Here’s What You Need to Know about How to Reinvent Yourself at 40

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Here’s how to reinvent yourself at 40. One woman’s story with some tips to help you get started and a few hard truths about what you can expect along the way.

I’ve been having a series of conversations with my husband lately and maybe you’ve been thinking similar thoughts. We’ve been talking about how our role as parents seems to be basically done and wondering what exactly that means for us. Is it too late for us to pursue the dreams we’ve put on hold during the quarter-century we devoted to raising children? What are those dreams anyway? What would it take to pursue them? Do we really have what it takes to reinvent our lives if that’s what we choose to do?

It’s Easy to Imagine How Great Things Would Be if You Changed Everything

It’s so easy to romanticize the thought of a midlife reinvention, isn’t it? Your sister’s friend’s cousin quit her job and sold her all her belongings and now she travels the world with everything she owns in a single carry-on. She doesn’t even have to check a bag!

But the stories we hear about other people rarely show the deliberation you really need in order to follow your dreams. We don’t hear about the time it can take just to get to the starting point of a midlife transition or the unanticipated frustrations once you start down the path.

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Reinventing Your Life Takes More Planning Than You Might Think

If you’re considering a big midlife transition, you need to hear more than just the end of the story from people who’ve made big changes. You need to hear about the beginning and the challenges in the middle. That’s why I found this article, Advice from a Serial Life Reinventor, to be so instructive.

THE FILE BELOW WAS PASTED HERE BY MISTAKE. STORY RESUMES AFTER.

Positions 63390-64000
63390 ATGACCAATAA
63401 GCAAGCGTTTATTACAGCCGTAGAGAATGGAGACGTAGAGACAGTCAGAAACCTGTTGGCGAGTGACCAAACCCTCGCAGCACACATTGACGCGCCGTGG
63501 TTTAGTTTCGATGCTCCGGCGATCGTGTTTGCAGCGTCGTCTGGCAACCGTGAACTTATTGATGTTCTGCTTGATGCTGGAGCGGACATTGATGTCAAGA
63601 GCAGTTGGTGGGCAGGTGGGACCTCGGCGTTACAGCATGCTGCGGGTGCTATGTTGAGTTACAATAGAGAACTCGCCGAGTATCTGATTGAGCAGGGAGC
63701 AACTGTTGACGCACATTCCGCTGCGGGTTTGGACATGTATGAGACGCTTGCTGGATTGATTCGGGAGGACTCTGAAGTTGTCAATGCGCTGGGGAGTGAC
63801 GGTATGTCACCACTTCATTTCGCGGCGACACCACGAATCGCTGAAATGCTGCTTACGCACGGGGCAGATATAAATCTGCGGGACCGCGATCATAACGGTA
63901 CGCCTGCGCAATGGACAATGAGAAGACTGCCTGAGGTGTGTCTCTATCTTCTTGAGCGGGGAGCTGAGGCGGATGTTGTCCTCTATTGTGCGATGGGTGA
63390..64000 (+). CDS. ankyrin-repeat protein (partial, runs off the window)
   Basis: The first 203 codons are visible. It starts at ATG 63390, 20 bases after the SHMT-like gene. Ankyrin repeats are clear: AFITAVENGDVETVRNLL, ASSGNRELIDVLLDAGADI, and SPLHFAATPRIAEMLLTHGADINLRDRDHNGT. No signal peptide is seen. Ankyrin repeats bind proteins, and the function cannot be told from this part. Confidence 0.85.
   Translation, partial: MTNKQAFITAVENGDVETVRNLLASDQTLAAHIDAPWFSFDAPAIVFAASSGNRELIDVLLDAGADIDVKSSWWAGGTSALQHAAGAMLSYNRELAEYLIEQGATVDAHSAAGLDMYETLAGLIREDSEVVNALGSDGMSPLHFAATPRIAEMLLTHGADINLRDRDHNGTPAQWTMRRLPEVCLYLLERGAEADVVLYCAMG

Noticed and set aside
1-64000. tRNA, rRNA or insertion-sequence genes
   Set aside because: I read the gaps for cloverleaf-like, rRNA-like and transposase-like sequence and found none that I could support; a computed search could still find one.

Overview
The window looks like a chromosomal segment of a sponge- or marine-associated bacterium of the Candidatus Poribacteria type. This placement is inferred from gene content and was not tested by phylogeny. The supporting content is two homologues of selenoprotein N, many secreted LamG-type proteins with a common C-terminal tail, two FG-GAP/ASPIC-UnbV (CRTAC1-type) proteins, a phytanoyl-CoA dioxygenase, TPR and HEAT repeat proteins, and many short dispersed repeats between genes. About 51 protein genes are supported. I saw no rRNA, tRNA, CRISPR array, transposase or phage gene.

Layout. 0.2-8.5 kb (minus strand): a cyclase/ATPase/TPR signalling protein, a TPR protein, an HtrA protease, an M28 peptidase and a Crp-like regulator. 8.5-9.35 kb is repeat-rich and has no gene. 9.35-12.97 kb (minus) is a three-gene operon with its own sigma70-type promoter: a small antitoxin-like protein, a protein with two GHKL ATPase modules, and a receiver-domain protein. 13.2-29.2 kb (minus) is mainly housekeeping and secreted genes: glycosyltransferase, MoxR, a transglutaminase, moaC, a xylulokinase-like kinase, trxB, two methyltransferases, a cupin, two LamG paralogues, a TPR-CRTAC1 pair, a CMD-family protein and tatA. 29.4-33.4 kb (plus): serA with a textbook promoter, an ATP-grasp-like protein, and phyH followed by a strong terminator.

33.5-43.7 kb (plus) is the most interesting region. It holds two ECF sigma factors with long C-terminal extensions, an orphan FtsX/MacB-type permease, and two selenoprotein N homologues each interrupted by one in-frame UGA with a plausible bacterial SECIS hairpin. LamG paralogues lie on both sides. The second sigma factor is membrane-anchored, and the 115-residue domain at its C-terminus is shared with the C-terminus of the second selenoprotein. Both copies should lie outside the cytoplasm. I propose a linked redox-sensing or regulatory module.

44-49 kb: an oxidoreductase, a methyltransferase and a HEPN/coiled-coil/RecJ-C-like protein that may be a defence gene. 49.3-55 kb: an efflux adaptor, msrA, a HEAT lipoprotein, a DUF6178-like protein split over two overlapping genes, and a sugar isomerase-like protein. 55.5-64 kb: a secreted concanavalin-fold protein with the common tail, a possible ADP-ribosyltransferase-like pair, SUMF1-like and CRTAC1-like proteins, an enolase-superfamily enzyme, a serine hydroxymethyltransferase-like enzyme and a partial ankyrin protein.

Even though the woman profiled, Nilofer Merchant, began her reinvention journey (to live in Paris for a year) in a position considerably more privileged than many people, she still faced multiple challenges making her dream come true. Her husband spent a full year convincing his employer to let him keep his job and still move overseas. She had to give up several opportunities. One of their main motivations for the move was to give their son a more well-rounded world view and he didn’t want to go. It took them five years to plan the move; much longer than most people give themselves to make a huge life change.

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Expect That Things Won’t Go Smoothly

And even when they had finally made the change and were living in their new city, life wasn’t completely smooth. My favorite story:

For instance, one day I went looking for index cards and five hours later I came back — without index cards — and lay on the couch and said, “I want to go home.” So first it’s thinking “What are index cards called?” and figuring that out. Then it’s going store-by-store through the neighborhood asking, in my terrible French, if they have this thing. And they don’t. At home, it’s just “Oh, I need index cards.” Go on Amazon. Click. And it’s there the next morning. In France, Amazon doesn’t quite work that way… stuff arrives when it wants to arrive. So after this five-hour hunt, I’m sprawled on the couch, defeated.

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How to Reinvent Yourself at 40

Nilofer’s story has some lessons you can use if you want to reinvent yourself, and your life, after 40.

Have a firm idea about what you want for your next phase of life.

We’ve got several resources here on Midlife Rambler to help you as you decide just what you want to do with the next half of your life. Check out these articles for inspiration:

Research and plan what steps you need to take to get to your next phase

Be persistent! Just as it took Nilofer a while to sell her son on the idea of moving and Nilofer’s husband had to convince his company to let him move and keep his job, you may have obstacles in your way as well. Don’t quit at the first roadblock, though. If you keep trying, you can often come up with creative ways to make your dream a reality.

Expect things will take longer and be harder than you planned.

I am so bad about this. In theory, I understand life is not always smooth sailing and yet, I’m frequently shocked and disappointed when my rosy daydreams meet harsh reality. When life knocks me down, I find it helps to take a short break and sulk a bit and then accept my reality and try again.

By the way, according to Google Translate, the French word for index cards is fiches. The more you know.

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